Soul Asylum: “Sometime to Return.”
This column is about various comings and goings in baseball this week. And since this blarg has been billed in some places as “rock n’ roll baseball talk,” I figured it was appropriate to include some rock n’ roll. I started out with the Beatles “Hello Goodbye” (BORING, OBVIOUS), then considered Soul Asylum’s “Endless Farewell” (great song, but PLODDING, INAPPROPRIATE FOR A ROCKING FRIDAY), and eventually settled on Soul Asylum’s “Sometime to Return” (AWESOME, one of the best songs on their stellar ’88 opus, “Hang Time”). The title is tangentially related to the subject matter, and it’s a GREAT fucking song. If you don’t own “Hang Time,” I strongly suggest you track it down.
But on to the matters at hand.
The highest-profile departure this week was obviously Bob Geren, the embattled (now-former) manager of the Oakland A’s. Our friend Grant called this the least controversial firing in history, and I’d be hard-pressed to argue that. We can only speculate on these kinds of things, but one suspects that Geren had “lost the clubhouse” – the Fuentes situation was perhaps the visible tip of a much larger iceberg. As fun as it might be to argue about this stuff on twitter and message boards, we’ll never really know the particulars.
What we do know is that the A’s had lost 9 straight games, and you can’t fire the 25-man roster, so you can the manager instead. So Geren was fired, Melvin was hired, and the A’s responded by … losing their 10th straight. Geren may have been A problem, but he wasn’t THE problem. THE problem is that the A’s pitching staff has sustained a shitload of injuries – three-fifths of their starting rotation is on the DL, fercrissakes – and their offense is GHASTLY.
(An interesting (to me, anyway) aside: Geren was canned after the 9th-straight loss, and Bob Melvin was immediately announced as his successor. That means that all the hiring-and-firing machinations had to have been set in motion before the 9th loss. When did Billy Beane and co. make the decision? Was it after the 4th loss? The 6th? These are the things I wonder about.)
So I don’t blame Billy Beane for firing Geren. It was probably time. The players weren’t in open revolt, but it looked like it was heading in that direction. You can’t sack the entire team, so you offer up Geren as a sacrifice, a scapegoat. It quiets down the fanbase for a while, and hey, if/when your offense starts hitting again and you start winning some games, you look like a genius. Maybe.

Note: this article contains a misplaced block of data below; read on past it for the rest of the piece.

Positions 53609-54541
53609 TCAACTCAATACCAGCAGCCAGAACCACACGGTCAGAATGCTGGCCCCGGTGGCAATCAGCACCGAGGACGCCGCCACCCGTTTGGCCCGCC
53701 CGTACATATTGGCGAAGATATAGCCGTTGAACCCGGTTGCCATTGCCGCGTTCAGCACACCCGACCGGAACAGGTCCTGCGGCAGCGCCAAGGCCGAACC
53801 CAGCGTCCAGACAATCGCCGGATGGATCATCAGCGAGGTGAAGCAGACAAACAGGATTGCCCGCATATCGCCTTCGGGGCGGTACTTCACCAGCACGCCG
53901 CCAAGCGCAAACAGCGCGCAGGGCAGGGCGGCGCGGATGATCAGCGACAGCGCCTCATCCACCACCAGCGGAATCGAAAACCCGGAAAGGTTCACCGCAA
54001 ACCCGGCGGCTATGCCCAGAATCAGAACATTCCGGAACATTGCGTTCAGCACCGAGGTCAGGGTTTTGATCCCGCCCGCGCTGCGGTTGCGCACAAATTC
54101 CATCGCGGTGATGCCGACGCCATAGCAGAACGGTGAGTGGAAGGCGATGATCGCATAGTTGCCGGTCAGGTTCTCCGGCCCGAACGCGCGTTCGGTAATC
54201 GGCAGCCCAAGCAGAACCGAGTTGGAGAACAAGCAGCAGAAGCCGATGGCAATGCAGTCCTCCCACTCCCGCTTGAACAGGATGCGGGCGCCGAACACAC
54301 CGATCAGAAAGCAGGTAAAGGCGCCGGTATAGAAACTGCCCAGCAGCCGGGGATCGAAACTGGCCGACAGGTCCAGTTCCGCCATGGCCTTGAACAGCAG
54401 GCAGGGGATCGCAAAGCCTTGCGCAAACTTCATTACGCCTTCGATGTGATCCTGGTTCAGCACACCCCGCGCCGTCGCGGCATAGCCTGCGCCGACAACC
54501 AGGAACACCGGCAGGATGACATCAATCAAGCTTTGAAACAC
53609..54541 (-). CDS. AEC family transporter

If you’re not ready to fire your skipper, the next best thing is to fire your hitting coach. Two clubs – the Marlins and Rangers – chose this tactic this week.
The Fish had lost 7 straight, 6 of them by a single run, so canning the hitting coach sorta makes sense. I say sorta because at the major-league level, the hitting coach really doesn’t have much impact at all. They might notice little mechanical things and offer corrections, but these guys are predominantly cheerleaders-slash-therapists – they help hitters stay focused, stay confident, stuff like that. But again, if you were a GM and your team lost 7 straight, you might feel compelled to make a move. So the Marlins fired their hitting coach and the team responded by … dropping their 8th straight game.
The most curious of the three moves was the Rangers firing hitting coach Thad Bosley. Curious because Bosley had only been on the job 2 months, and because the Rangers are hitting the bejesus out of the ball. There was no protracted losing streak – in fact, Texas was in 1st place and had won 7 of their last 10. As with Geren, the issue here is being reported as one of “communication.” Josh Hamilton was quoted as saying “he just didn’t fit in with us.” Texas promoted Scott Coolbaugh, their AAA hitting instructor, to the big-league job. Coolbaugh is now the Rangers’ 4th hitting coach in less than 3 seasons. The Rangers responded by … you guessed it … losing.
This post was also going to include some capsules on the notable big-league call-ups of the week, of which there were several, but I’ve already blathered on waaaaaaay too long. I’ll try and post something this afternoon about the debuts of Jemile Weeks, Dee Gordon, Anthony Rizzo, and the impending debut of Mike Moustakas. Thanks for reading this far. Phew.
Two musicians who love baseball, but don't take it too seriously.